Women Empowerment Lean-In Initiative Launches Lean-In Girls

The newest program aims to provide the necessary tools to help young girls and teens become future leaders.

While significant progress has been made for women to dominate their workspace and industry, unfortunately, we still have a long way to go. To help improve unnerving statistics, the women’s equality workplace initiative Lean In has officially launched Lean In Girls, targeted at a younger audience. Its newest digital program is helping to drive girls and teens, from 11 to 15, to view themselves as leaders and will help guide them as they transition into new roles. 

It’s a free online curriculum comprising 15 60-minute sessions. It offers interactive experiences on various topics through engaged learning and authentic activities to offer girls support as they grow through the ups and downs of girlhood. Partnering with over 350 companies, the curriculum has been successfully piloted with Kipp Public Charter Schools, Girls Inc, and the Girl Scouts of Northeast Texas. 

“We are thrilled to collaborate with Lean In,” said Girls Inc. President and CEO Stephanie Hull, Ph.D. “Uniting two organizations committed to fostering gender equity and shaping a future where girls and women are supported and inspired to lead confidently. By combining our expertise, resources, and networks, we aim to create a pipeline of leaders who will become unstoppable forces for change.”

In a study done by The Girls Index and Girls Scouts Research Institute, 32% of middle school girls and 46% of high school girls think speaking their minds will make them unlikeable, while only 1 in 5 girls (ages 8-17) think they have the qualities to be a good leader. Lean In Girls aims to challenge those statistics by teaching young girls to unlearn and restructure their ideal views on what and who a leader should be.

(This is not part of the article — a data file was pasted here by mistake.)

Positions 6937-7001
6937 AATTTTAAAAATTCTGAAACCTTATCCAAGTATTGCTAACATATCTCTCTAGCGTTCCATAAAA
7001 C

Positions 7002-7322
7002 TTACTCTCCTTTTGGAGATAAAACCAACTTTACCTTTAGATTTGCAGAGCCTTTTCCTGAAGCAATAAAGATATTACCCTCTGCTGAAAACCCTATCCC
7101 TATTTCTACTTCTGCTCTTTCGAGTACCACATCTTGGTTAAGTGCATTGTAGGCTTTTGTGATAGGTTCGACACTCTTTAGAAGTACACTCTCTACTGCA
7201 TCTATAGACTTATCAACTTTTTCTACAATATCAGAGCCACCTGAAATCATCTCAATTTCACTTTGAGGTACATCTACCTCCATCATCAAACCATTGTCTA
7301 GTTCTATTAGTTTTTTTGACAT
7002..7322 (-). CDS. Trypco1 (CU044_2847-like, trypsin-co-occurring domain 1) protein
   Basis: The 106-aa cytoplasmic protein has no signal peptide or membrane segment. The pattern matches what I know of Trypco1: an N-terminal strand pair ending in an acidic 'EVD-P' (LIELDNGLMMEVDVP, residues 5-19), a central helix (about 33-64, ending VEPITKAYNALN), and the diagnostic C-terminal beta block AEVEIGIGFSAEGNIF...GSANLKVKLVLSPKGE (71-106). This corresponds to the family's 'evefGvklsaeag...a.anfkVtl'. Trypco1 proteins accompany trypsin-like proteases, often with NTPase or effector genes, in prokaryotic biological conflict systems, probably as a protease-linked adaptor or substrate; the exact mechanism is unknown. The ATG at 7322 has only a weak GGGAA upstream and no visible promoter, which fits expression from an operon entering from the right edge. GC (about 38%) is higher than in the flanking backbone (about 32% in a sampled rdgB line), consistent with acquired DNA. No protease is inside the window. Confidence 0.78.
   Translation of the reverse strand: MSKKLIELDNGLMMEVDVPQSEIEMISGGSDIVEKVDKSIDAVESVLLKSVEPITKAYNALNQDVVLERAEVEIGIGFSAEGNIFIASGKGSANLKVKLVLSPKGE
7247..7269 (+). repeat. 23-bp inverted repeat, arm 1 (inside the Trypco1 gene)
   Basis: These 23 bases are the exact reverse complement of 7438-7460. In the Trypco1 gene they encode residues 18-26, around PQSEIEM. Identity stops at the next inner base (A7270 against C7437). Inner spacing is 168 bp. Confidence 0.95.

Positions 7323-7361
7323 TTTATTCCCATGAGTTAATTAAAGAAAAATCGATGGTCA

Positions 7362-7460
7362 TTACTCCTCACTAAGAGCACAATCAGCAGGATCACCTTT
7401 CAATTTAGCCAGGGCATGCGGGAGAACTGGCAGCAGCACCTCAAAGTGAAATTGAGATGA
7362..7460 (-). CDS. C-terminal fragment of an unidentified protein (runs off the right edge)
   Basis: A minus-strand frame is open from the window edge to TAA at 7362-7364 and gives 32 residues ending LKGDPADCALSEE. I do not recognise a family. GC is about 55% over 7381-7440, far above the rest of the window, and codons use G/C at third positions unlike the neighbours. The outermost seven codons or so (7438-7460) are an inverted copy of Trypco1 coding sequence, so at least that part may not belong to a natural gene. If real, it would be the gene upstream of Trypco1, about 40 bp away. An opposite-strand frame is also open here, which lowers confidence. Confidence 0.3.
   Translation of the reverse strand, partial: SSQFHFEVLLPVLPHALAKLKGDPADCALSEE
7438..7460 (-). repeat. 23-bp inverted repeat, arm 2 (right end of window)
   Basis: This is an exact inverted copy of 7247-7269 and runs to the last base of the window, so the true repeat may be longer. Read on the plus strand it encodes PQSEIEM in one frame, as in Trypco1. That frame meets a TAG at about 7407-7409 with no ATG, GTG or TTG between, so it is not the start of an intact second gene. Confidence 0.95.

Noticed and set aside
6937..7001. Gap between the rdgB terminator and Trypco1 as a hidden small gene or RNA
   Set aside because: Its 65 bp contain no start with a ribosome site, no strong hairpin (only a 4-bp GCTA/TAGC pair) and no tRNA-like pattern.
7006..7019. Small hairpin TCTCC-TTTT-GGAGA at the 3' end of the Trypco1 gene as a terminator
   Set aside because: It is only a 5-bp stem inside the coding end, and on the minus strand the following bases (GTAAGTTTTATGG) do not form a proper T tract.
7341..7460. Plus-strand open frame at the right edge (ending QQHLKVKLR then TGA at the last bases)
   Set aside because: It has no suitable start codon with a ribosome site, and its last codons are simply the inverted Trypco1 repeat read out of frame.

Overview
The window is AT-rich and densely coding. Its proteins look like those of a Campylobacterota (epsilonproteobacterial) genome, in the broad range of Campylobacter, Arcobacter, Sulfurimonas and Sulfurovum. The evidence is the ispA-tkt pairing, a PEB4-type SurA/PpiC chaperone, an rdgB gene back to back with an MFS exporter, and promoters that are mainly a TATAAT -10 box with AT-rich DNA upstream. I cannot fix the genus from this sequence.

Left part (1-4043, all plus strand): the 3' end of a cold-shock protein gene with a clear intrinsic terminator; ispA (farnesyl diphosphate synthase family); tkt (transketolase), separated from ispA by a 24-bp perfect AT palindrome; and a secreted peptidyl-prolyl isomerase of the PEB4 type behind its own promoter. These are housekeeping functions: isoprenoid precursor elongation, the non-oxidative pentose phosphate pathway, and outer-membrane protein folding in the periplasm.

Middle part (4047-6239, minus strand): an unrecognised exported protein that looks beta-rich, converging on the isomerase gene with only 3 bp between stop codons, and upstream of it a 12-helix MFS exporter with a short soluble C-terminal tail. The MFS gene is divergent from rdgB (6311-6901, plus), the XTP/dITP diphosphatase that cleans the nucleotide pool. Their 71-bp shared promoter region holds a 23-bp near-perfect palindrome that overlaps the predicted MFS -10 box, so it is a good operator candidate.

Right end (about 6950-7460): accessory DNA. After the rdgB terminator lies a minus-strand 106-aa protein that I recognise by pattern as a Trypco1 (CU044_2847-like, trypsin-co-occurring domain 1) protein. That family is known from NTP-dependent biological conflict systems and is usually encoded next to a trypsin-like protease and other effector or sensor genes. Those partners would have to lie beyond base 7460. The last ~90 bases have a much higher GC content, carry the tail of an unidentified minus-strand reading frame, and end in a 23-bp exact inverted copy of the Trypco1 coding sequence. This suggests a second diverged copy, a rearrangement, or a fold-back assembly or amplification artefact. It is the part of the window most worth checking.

For the past year, 15-year-old Clara Montero has been an active member of Lean In’s Teenage Brain Trust program, which has helped cultivate her into becoming the qualities she needs to become a leader. “The Brain Trust program showed me that my fears as a leader were shared by most women and girls,” Montero tells GU. “That awareness enabled me to move past those fears and become a more confident and effective leader.” She also shared her excitement for the Lean In Girls program, stating that their mission has impacted changing how society deems women for more prominent roles. “To me, the key benefit of Lean In Girls is giving you the tools to go after any goal fearlessly. The curriculum will open doors for you and help you see opportunities to show leadership in big and small ways that you may not have recognized before,” said Montero. 

For more information on Lean In Girls, visit online or follow on social media to stay updated on what’s to come. 

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